Though far from the loudest or most colorful, Brian Berman is, in fact, one of the movers and shakers of the medical quackery movement in the US. Berman is a Professor of Family Medicine and director of the University of Maryland School of Medicine Center for Integrative Medicine, a place to avoid at all costs that offers a range of absolute cargo cult-like, faith-based nonsense such as homeopathy, reflexology, and reiki. Though he has real medical training, Berman is also trained in a variety of bullshit – he is for instance “trained in homeopathy and has a membership in the Faculty of Homeopathy, has a diploma from the London School of Traditional Chinese Medicine, and is a licensed acupuncturist,” and his career has been dedicated to “evaluating the efficacy, safety and cost-effectiveness of complementary and alternative medicine” – that is, to pseudoscientific validations of techniques and treatment regimes that demonstrably do not work (there is an excellent discussion of his career in this report on an interview he did with fawning chiropractor Daniel Redwood). Berman is the principal investigator of a NIH specialized center grant for the study of complementary medicine in the treatment of arthritis and related disorders, principal investigator on a number of large NIH and Department of Defense-funded clinical trials on modalities such as acupuncture and mind/body therapies, and has also been on the advisory committee of NCCAM, board member of the Institute of Medicine’s panel on woo, founder and field coordinator for the complementary medicine field of the Cochrane Collaboration, and chair of the Consortium of Academic Health Centers for Integrative Medicine, the mission of which is “moving the boundaries of the existing field of medicine to include the wisdom inherent in healing the ‘whole person’ – mind, body and spirit.”
Lots of worthless credentials, in other words, but they amply illustrate what Berman is up to – he is not the kind of pseudoscientist who comes up with new treatments or anecdotes, but the kind who works behind the scenes to boost the reputation and influence of bullshit, and to influence policy makers. One of his most noteworthy techniques is to describe diet, exercise, counseling, psychotherapy, and hypnotherapy as “alternative practices”. There is, of course, nothing “alternative” in any of them, but by including them among “alternative practices” Berman can argue that mainstream MDs already accept many “alternative” practices, which will again serve to legitimize the true woo he’s peddling – in particular homeopathy, which Berman will happily promote in particular, despite the fact that it is demonstrably useless for anything as well as grounded in the kind of incoherent metaphysics usually associated with cartoon witchcraft.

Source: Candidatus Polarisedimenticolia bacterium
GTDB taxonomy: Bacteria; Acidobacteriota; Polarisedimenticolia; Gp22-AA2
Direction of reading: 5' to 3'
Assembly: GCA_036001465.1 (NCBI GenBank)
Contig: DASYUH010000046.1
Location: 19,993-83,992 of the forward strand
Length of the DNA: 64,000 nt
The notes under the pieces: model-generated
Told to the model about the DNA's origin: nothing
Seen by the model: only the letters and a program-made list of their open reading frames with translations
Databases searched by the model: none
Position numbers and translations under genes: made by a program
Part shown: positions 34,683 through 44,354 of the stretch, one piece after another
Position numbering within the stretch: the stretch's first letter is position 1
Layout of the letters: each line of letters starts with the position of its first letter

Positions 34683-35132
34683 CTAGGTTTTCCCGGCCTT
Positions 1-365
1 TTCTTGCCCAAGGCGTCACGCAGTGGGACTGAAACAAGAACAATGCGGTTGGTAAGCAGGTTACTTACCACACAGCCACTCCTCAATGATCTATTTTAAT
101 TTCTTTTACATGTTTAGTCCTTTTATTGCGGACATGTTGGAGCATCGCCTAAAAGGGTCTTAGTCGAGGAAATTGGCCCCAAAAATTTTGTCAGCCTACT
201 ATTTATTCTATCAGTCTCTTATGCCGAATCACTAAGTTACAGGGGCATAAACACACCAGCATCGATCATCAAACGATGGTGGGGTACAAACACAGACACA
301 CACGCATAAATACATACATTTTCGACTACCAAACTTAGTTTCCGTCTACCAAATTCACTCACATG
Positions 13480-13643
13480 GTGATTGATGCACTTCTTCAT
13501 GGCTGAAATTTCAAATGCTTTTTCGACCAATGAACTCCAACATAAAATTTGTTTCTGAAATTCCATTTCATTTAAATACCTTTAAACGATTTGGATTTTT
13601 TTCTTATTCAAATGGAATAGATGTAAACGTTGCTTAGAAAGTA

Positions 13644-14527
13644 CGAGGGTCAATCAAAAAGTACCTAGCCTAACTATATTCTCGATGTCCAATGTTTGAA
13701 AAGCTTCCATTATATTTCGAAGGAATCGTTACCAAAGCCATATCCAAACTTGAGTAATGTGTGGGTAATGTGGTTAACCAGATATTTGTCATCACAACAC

Berman has, in fact, managed to get a credulous, pseudoscientific article published in the New England Journal of Medicine, no less, promoting acupuncture and deeply steeped in ancient mythology; Berman even agrees that the ideas are based on religious dogma rather than sensitivity to evidence and reality. Given the protocol, the study is utterly worthless from a scientific point of view, of course, but it does, once again, serve Berman’s efforts to boost the apparent credibility of quackery. Another worthless acupuncture meta-analysis, by Berman and research associate Eric Manheimer, may not have been published in such a respected venue, but is very telling when it comes to the “value” of acupuncture as a medical technique.
As for other achievments, Berman must for instance be held largely responsible for getting Congress to recognize October 7-13, 2013, as Quackery Week (not their term), after a resolution submitted by Barbara Mikulski (D-MD).
Diagnosis: One of the biggest threats to health and well-being in the US; enormously influential and completely delusional.